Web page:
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Old 08-06-2013, 09:04 PM   #7
sok454
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I rehydrate and never seem to have a problem. Heck I once made a starter w dry yeast as I didn't realize you really weren't supposed to... it worked out fine for my RIS.

 
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Old 08-06-2013, 09:26 PM   #8
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And even though you might make beer by doing this, you are wreaking havoc on your yeast by not rehydrating first.

There is a reason there are rehydration instructions on the package. Per the book Yeast, by Chris White (of White Labs ... who also has a Ph.d in yeast science):

Quote:
While most commercial brewers rehydrate their dry yeast before pitching, many homebrewers just sprinkle the dry yeast on top of their wort. Perhaps they read it in a book, or their local expert told them rehydration was not necessary. Technically, the beer will ferment if you pitch enough nonrehydrated yeast, but you are not giving the yeast an opportunity to make the best beer possible. Skipping rehydration kills about half the cells pitched. Besides only having half as much yeast needed, the dead cells immediately begin to break down and affect the beer flavor. Why would anyone recommend skipping rehydration?
Words to live by.

[edit] I don't have Palmer's book in front of me, but he goes into a little more detail about why/how direct pitching kills dry yeast. I don't remember exactly, but I think it has something to do with the presence/concentration of sugar in the wort impeding the rehydration process for the mummified cells.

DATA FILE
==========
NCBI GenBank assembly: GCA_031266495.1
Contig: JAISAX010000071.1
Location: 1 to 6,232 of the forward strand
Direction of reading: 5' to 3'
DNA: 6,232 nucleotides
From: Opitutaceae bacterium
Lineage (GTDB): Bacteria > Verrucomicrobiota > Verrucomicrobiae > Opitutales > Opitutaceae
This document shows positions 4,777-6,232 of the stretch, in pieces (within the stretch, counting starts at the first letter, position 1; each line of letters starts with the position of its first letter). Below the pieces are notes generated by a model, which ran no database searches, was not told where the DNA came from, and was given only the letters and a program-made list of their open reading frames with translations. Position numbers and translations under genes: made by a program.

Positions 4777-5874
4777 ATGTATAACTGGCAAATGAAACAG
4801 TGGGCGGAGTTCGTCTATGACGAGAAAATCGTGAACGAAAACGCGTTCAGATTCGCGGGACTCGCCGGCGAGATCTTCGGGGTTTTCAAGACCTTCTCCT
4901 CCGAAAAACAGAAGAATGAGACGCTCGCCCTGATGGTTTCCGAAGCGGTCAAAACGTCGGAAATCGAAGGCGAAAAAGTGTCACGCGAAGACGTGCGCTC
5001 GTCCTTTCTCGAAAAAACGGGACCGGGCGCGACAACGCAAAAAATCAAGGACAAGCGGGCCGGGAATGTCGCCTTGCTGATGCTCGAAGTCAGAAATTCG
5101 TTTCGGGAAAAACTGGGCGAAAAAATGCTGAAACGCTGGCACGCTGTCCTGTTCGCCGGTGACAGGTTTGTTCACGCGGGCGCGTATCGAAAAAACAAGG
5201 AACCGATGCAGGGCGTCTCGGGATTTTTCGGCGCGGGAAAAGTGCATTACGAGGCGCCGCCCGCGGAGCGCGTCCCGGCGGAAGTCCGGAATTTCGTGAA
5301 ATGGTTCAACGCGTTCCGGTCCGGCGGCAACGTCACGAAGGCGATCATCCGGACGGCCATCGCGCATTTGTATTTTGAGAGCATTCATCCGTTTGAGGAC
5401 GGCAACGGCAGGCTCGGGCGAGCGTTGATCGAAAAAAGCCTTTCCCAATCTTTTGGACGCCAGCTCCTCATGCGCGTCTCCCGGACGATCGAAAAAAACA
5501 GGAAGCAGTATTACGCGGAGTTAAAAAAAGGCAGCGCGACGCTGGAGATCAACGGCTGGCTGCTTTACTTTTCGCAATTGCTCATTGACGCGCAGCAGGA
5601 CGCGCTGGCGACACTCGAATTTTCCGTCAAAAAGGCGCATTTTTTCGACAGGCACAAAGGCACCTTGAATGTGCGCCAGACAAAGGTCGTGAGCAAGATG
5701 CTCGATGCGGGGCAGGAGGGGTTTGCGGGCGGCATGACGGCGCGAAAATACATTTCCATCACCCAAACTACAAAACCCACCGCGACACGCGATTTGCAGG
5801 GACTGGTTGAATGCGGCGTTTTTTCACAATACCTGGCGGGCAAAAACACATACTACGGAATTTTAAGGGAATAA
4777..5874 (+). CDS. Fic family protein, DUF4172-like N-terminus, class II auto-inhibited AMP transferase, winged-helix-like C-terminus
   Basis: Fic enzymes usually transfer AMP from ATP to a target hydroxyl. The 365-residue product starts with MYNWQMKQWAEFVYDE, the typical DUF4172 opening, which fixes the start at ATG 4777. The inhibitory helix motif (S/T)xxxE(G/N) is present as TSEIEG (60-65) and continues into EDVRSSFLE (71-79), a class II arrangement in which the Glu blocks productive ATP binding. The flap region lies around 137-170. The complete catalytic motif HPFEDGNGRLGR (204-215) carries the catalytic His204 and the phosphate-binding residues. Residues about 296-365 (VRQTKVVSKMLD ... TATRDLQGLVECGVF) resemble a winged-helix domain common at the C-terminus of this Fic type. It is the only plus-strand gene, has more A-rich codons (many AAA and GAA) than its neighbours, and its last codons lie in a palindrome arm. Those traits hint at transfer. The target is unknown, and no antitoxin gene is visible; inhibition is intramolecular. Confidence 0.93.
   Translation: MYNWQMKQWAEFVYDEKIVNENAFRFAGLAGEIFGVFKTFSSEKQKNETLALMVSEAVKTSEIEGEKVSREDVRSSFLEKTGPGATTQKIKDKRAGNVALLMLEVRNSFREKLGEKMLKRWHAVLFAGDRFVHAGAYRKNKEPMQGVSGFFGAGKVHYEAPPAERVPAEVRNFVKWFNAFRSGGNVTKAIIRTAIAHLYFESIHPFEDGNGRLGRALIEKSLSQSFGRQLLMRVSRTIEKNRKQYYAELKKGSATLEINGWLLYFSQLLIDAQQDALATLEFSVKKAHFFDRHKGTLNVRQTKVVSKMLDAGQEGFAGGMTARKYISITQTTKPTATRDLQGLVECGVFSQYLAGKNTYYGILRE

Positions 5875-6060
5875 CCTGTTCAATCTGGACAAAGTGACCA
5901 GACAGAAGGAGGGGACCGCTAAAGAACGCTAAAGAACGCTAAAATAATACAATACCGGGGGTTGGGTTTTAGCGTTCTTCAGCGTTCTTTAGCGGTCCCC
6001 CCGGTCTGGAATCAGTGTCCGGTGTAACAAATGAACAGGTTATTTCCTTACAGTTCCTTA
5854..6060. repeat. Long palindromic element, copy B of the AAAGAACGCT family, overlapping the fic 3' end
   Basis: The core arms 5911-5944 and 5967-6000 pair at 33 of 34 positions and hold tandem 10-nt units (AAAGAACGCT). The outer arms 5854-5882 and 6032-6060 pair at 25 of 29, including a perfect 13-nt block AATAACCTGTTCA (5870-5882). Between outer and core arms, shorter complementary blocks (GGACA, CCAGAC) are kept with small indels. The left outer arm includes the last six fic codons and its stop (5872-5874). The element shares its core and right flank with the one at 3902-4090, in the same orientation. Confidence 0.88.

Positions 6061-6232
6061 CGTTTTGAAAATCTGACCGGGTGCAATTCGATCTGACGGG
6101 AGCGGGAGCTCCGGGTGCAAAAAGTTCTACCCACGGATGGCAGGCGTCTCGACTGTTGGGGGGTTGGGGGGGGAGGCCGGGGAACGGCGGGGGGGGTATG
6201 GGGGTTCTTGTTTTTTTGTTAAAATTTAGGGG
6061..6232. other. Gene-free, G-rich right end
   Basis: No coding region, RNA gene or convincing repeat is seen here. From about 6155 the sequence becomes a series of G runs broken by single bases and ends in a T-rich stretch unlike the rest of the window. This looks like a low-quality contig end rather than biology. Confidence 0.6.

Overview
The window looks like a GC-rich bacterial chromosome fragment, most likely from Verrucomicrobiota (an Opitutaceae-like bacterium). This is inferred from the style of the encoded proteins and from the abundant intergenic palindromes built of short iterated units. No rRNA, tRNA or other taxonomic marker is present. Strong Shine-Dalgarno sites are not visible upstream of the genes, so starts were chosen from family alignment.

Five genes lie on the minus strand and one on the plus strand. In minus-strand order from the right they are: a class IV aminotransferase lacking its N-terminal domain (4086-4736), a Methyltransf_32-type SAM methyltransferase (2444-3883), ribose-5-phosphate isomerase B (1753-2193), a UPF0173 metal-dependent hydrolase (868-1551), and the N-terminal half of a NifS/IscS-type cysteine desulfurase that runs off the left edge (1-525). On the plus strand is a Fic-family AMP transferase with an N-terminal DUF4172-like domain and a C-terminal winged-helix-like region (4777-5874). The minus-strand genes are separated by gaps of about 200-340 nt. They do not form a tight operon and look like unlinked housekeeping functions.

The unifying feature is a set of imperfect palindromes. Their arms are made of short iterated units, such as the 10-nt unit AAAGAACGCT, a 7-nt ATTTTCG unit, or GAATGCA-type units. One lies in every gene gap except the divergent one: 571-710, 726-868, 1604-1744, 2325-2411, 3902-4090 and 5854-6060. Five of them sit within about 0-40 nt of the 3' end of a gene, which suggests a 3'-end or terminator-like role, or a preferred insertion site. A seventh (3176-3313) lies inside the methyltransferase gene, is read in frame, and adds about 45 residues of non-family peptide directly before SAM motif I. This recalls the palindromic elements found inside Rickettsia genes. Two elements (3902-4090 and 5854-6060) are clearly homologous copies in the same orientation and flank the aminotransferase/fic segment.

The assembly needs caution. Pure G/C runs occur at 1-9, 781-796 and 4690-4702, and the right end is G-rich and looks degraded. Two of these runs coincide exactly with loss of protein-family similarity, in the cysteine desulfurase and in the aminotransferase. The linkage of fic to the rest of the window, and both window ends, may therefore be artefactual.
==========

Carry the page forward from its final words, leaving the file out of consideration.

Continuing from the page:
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Old 08-06-2013, 10:16 PM   #9
Hammy71
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We can all do what we want. But you can pull up data saying just the opposite.

http://ec.libsyn.com/p/1/a/e/1aeeb08...3&c_id=3529671

"For quite some years there is a debate amongst home brewers whether or not dry yeast should be hydrated before
pitching. Some even state that sprinkling dry yeast on wort would lead to a decrease in cell viability by 60 to
70%.
Based on the historic data desktop research and the experiments that were performed using different yeasts I
conclude that hydration of yeast is not needed to make a good beer. It does not lead to higher degrees of
fermentation. On the contrary, the historic data research showed that the average brewer obtained lower degrees
of fermentation upon hydration of dry yeast. The historic data research showed that for 9 out of 12 yeast
hydration lead to significant lower degrees of fermentation."

"Based on the described data it is recommended not to hydrate dry yeast since this may cause risks when not
carried out in the proper way. Even when hydrating the yeast one might wonder what the benefit will be over the
extra effort and risk."

 
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Old 08-06-2013, 10:41 PM   #10
Col_klink
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wow I didn't realize there was so many different schools of thought on this. interesting.